The Finch Formerly Known As Gold

3 October 2004

In which precinct is the Greybar Hotel?

This Newsday story (from AP) perplexes me somewhat.

Coretta Scott King, addressing the Portland, Maine chapter of the NAACP on the occasion of its fortieth anniversary, called for an end to the disenfranchisement of convicted felons. And I can see the sense to this: once you've paid your debt to society, as it were, you return to the outside world, where you are once again entitled to the privileges — and subject to the responsibilities — of full citizenship. I don't think anything is gained, other than a measure of petty vindictiveness, by keeping people off the voter rolls once they've served their time.

But Mrs King lost me when she, as the story reports, "[praised] Maine and Vermont as the only states which allow prison inmates to vote." No doubt these two states have their reasons, and supposedly this is the general rule among European nations, which probably impresses some people more than it impresses me. I'll happily — well, at least not grudgingly — support a measure to restore the franchise to felons once they've completed their sentences, but that's as far as I'm willing to go for now.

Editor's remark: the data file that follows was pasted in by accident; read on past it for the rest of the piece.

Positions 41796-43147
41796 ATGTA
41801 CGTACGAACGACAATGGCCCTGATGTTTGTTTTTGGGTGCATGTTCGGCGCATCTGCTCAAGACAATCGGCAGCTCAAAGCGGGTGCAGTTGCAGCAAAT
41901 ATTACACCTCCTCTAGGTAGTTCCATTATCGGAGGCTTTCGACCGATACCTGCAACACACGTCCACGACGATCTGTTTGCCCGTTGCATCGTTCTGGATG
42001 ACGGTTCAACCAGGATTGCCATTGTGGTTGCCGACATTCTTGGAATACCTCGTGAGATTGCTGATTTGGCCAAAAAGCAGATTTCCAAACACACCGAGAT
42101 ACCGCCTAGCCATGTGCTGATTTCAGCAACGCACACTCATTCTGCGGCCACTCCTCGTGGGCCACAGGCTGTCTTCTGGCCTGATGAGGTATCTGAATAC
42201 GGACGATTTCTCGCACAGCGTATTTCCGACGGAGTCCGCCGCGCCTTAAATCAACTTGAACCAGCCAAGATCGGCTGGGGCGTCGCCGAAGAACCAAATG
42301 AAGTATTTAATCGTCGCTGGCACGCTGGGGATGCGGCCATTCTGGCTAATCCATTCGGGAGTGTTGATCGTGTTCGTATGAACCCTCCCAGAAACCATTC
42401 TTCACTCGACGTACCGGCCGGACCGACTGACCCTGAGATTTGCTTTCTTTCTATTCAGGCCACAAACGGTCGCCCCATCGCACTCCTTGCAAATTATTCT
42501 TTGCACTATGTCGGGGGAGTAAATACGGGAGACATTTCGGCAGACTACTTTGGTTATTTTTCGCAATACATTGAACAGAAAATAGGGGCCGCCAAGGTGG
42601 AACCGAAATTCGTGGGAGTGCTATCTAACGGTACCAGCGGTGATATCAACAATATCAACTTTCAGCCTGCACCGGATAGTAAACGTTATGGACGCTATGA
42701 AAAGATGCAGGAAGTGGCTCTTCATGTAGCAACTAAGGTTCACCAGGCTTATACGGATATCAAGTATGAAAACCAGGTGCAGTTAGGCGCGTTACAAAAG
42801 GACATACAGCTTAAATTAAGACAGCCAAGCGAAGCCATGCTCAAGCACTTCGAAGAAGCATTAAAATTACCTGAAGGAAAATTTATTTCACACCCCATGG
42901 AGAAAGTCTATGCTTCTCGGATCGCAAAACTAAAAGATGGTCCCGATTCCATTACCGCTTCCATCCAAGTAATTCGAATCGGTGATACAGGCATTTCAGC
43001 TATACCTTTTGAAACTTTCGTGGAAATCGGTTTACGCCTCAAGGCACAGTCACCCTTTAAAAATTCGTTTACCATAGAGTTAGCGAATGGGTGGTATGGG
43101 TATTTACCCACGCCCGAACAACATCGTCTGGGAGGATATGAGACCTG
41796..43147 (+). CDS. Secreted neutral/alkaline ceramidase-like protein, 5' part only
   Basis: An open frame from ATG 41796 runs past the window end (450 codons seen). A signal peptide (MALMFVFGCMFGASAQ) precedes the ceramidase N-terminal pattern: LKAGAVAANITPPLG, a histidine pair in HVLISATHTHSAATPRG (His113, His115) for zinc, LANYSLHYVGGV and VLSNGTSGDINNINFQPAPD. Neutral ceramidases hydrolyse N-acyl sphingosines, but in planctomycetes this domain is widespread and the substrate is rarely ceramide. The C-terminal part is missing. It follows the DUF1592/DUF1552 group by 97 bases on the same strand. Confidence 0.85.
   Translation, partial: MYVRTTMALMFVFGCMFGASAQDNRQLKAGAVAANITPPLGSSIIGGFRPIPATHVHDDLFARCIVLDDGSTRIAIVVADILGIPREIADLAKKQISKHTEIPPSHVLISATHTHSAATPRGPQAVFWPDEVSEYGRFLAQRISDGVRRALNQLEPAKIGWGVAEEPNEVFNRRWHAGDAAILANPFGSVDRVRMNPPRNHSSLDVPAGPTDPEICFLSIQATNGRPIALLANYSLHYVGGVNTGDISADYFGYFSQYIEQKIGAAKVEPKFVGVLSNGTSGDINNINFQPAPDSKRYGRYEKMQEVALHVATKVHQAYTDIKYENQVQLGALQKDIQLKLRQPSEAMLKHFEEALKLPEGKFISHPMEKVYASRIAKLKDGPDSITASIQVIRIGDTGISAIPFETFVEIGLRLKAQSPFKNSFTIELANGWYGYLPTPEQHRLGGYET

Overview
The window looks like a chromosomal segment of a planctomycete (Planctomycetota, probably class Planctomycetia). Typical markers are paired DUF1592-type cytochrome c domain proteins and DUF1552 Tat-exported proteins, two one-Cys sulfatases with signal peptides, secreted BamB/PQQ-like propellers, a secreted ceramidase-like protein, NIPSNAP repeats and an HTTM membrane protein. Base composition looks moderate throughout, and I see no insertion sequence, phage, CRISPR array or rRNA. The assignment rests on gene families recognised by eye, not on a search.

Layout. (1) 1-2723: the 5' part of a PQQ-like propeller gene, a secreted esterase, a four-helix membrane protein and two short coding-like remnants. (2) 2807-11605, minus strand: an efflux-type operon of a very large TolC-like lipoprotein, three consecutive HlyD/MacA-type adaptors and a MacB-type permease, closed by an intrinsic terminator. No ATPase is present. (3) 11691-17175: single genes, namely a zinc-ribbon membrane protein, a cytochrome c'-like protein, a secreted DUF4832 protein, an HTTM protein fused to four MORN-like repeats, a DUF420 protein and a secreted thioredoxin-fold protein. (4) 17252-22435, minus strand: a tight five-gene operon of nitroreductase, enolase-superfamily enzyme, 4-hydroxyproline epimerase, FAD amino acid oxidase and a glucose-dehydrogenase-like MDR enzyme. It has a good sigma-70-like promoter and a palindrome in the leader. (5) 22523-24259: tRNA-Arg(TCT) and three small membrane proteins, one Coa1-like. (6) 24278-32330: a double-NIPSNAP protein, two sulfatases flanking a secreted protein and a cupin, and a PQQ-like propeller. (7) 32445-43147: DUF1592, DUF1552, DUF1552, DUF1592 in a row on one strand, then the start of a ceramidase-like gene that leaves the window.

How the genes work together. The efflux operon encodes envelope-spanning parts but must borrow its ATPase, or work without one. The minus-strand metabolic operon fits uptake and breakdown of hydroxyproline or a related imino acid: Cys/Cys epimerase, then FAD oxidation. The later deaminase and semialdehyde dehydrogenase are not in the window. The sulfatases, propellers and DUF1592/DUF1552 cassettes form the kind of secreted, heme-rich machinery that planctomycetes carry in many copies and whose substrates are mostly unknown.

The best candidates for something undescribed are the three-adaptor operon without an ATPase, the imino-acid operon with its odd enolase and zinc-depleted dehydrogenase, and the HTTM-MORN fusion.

(Via Politopics)

Posted at 12:27 PM to Political Science Fiction


The widow Cha-ching should have avoided calling any observers' attention to the next few yards of that slope she's trying to get us on. The first step isn't so bad but lordy look how much ice has collected on it!

I'm against automatically restoring the vote to ex-felons. Let them get out into the real world and demonstrate they've learned their lesson -- and then apply to the Governor or the Paroles and Pardons Commission for re-enfranchisement.

And frankly, I'm a little taken aback that she wouldn't have minded letting James Earl Ray vote while serving his sentence for murdering her husband. Oy!

Posted by: McGehee at 7:09 PM on 3 October 2004